I have enough guilt in my heart already…I don’t need to unleash Satan or whatever into this world.  It’s already too violent, religiously insane and terrorizing…and I’m not just talking about Donald Trump here.

But, something is powering my indoor/outdoor thermometer. Something sinister and unworldly.  It certainly can’t be the AA batteries…sixteen years is fifteen and a half years beyond their expected lifetime.

I still want a second mug of Dorset tea.  I think I’ll ask Mariam to go into the kitchen to make it for me.  I can claim my back hurts.

And, it does.  I have an MRI to prove it.

Waiting For All Hallow’s Eve VII: “Beyond The Campfire”


The autumn leaves are rustling in the chilly breeze–the chilly breeze that is coming from the lake–drifting through the trees with the promise or a threat of the coming winter.  He threw another split piece of hardwood on the already warm fire.

His wife looks at him when the pack of coyotes begin to howl.  There is a den that is only about a half-mile away, out in the woods, near Grandma’s Pond.  It gets very dark out by Grandma’s Pond–a good place for a pack of coyotes to live.  A few years ago, a neighbor let her brown labrador out for the night.  The poor dog was never seen again.  The coyotes?

Another pack picks up the howling.  Or is it just an echo from the esker across the lake?  It’s hard to tell sometimes when only one wild animal screeches in the night…or whether it’s twenty wild animals.  The echoes can fool anyone.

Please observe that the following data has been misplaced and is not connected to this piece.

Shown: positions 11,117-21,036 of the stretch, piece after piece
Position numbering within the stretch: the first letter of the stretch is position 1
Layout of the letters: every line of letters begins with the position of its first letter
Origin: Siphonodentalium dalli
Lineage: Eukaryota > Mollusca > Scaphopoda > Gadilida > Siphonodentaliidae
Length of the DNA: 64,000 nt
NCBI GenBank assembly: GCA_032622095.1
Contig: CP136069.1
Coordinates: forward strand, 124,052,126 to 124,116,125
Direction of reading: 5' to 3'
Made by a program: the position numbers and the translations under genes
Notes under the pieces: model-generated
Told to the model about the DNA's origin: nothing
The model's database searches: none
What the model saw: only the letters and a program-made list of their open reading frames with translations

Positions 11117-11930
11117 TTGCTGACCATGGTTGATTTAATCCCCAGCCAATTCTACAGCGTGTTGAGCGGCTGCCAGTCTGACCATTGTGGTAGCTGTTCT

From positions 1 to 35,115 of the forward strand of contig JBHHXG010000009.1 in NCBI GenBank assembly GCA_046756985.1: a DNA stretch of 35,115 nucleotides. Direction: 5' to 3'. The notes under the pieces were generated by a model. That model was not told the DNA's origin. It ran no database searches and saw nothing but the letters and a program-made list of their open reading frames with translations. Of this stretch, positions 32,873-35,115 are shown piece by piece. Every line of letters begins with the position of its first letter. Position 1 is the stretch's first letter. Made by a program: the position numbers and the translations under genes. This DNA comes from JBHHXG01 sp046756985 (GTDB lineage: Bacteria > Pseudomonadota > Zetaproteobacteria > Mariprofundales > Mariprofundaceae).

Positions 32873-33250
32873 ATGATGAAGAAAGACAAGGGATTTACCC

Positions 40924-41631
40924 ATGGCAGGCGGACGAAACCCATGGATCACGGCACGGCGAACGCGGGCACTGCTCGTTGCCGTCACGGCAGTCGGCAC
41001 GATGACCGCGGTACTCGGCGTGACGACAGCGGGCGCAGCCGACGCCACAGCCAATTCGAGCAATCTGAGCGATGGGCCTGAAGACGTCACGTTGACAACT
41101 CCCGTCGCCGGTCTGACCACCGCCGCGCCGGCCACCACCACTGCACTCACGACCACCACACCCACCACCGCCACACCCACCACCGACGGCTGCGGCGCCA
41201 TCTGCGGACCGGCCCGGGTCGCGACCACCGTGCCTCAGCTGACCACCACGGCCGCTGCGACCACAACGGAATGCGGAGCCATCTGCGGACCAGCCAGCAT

He’s been planning on attempting a hike that will take several days to complete.  That would mean several nights too.  He tried the hike forty years ago, solo.  He found that as much as he loved the forest, the quiet, the trees and the sounds…during the day, that it was very different when the sun went down.  A flashlight only provides a person with a small cone of light in a large cathedral of dark trees.  And, once the flashlight is switched “ON”, the batteries begin to drain…ever so slowly.  A hiker can’t carry a pound of Duracells for several nights out.  The weight is too much…like the darkness.  It tends to envelope the solo camper.  It tends to act like a shroud.  The burden of the dark and being alone can sometimes drive a “normal” person into levels of fear that can alter their psychology…that can make them do irrational things…think irrational thoughts…make irrational plans.